Atlanta United’s senior stars kicked their MLS season off on March 5, 2017, at the smaller Bobby Dodd stadium, as their new stadium was seeing off last-minute constructions.  55,000 attended as they lost 2-1 to New York City FC. Not to be deterred, they scored 10constructions. next two league games, including a 6-1 drubbing of fellow new franchise Minnesota FC. Martinez scored five goals in those two games and has proved to be one of the signings of the season in MLS so far. The team’s ability to score has been their strength, with results including a 7-0 seige   over New England Revolution and 4-0  drubbing  of traditional heavyweight La Galaxy as they cemented a play-off spot in the 2017 MLS.

Although they lie mid-table in the MLS, the team has captured the imagination of US soccer fans  not only for the sheer feel-good factor  but also  their mass fan  appeal. On September 10th, they moved into the newly built Mercedes Benz stadium, a remarkable structure that is highlighted with a mass retractable roof shaped like a petal.

 

One thing that did intrigue me , was if there existed any moral dilemma for fans of a new club, presumably fans who supported a team before and who have left behind their previous club. Jason himself, was a die-hard Philadelphia Union fan before Atlanta United existed. ‘’ I’m in a very weird situation right now. I’m a season ticket holder in Atlanta, support the team, but I’m still a Philadelphia fan’’ he proclaims. ‘’Philadelphia is a team that doesn’t do any creative marketing, doesn’t really think about the fans and their needs, and is just a shit show. Even the stadium parking lot is still not paved and it’s been 7 years. For the longest time, the team’s practice facility was at a public park, they haven’t got the facilities.

‘’So when Atlanta comes along and does everything  right. From promotions, to planning a style of play and scouting and finding the players that fit that style, to bringing culture into the team and game day experience, to professionalism at its finest, it’s literally like “Why haven’t I jumped ship?!’ But there’s the memories of me driving 2 hours each way on a Tuesday night to watch Philadelphia lose a championship, the whole team staying after and giving me a signed soccer ball, because they cared about the fans supporting… it’s tough, or it’s Stockholm syndrome. I’ll let you know when I find out.”

Atlanta United fan Jason Weintraub in his team’s colours.
Atlanta United fan Jason Weintraub in his team’s colours.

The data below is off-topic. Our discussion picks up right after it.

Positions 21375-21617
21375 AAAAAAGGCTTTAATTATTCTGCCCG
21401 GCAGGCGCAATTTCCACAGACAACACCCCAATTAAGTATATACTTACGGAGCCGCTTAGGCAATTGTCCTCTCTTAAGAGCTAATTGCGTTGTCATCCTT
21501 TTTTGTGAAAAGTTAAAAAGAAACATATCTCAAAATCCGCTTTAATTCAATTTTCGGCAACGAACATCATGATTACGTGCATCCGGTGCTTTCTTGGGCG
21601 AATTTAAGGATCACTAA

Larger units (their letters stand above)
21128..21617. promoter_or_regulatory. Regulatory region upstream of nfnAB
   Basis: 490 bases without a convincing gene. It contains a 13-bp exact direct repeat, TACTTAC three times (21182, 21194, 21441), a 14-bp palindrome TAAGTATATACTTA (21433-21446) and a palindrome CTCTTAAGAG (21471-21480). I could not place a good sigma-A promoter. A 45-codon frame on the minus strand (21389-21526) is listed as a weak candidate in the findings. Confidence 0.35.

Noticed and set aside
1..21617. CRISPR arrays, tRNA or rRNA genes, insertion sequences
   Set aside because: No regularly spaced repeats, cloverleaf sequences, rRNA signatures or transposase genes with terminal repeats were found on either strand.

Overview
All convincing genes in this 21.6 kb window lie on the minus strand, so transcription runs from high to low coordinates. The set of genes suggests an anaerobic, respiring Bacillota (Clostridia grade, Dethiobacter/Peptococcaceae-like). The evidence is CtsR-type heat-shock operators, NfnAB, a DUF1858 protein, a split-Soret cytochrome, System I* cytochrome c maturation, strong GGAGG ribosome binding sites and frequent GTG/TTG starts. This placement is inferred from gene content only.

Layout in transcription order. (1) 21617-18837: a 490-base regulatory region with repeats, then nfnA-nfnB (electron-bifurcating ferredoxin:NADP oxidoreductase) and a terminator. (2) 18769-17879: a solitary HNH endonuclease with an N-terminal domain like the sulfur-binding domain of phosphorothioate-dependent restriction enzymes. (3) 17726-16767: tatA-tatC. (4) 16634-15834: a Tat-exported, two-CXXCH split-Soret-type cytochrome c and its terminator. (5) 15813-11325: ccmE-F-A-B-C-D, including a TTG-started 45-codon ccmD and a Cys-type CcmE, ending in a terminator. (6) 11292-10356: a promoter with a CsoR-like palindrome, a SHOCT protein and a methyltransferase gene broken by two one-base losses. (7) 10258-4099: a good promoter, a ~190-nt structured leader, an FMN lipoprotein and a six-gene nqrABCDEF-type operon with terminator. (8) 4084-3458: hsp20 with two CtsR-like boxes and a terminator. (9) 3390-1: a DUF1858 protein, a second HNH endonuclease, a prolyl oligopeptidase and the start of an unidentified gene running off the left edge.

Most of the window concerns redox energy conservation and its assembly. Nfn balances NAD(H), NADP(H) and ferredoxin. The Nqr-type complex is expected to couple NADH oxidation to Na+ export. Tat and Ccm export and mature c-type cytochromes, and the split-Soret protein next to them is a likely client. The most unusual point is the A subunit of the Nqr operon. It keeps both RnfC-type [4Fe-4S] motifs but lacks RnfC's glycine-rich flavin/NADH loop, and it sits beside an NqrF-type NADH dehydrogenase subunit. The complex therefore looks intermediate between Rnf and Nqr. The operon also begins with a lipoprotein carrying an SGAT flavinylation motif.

For newly-formed clubs in the future, particularly in USA, Atlanta United has set the standard and a perfect prototype   on how to build a fanbase from scratch. They appeal to the local community by acknowledging the history of the city and their local heroes, as well as employing staff and players who have built a successful environment at the club – it’s not hard to see why America has fallen in love with the team. And you could too.

The question  is whether the fairweather fans, those who have jumped into the hype surrounding the club, will stick around once the excitement of being ‘’new’’ inevitably wears off and games become part of a routine rather than a novelty. Atlanta United have re-written the rulebook on fandom, but whether it’s a long-lasting tale remains to be seen. And Football Paradise will be there to witness it.

Santokie Nagulendran

Writes about football across the globe, which provides a therapeutic release from the emotional turmoil of supporting Tottenham Hotspur

  • goodwillhinton

    Good article but some of the details are wrong.
    1. Atlanta is a city of over 5 million people not 400k (that’s just the minute city limits).
    2. Atlanta United is NOT mid table. They have clinched a playoff spot, are currently third, and have a chance to finish 2nd in the division.
    3. Atlanta does have a soccer history. The Atlanta Chiefs of the old NASL played here for almost a decade.
    4. By and large, fans in Atlanta do not have allegiances to other teams. The comparison to MK Dons is not accurate.

  • Trump Zombies

    Thank you for writing this article about Atlanta United. It doesn’t though capture the passion and excitement that we are feeling here in Atlanta. I wasn’t even a soccer fan 12 months ago. I didn’t have a club, I didn’t watch matches. I am one of those College Football passionate supporters (Go Dawgs).

    Then Atlanta United came along and completely swept me away. The key here is that they aren’t really taking fans from other clubs (I have to think some are but not most). All of this attendance is coming from NEW fans to the game. We did have a minor league club here before ATLUTD but what you’re seeing in our attendance records are new fans coming into the team and the sport. Atlanta is a diverse and transplant filled city yes, but at over 6 million people in the surrounding area, it also is filled to capacity with soccer teams at the youth and high school level. Most of us have no alliances period. We are an untapped market…and ATLUTD filled it.

    The result: An absolute lovefest with our Owner, Management team, Head Coach and players. These guys are rock stars here. We have no understanding of players being sold so the first time one of our new local heroes is sold, we will be crushed…but we will learn that the passion is with the club first.

    We welcome everyone to Atlanta to come see an ATLUTD game and see what a 1st love is all about.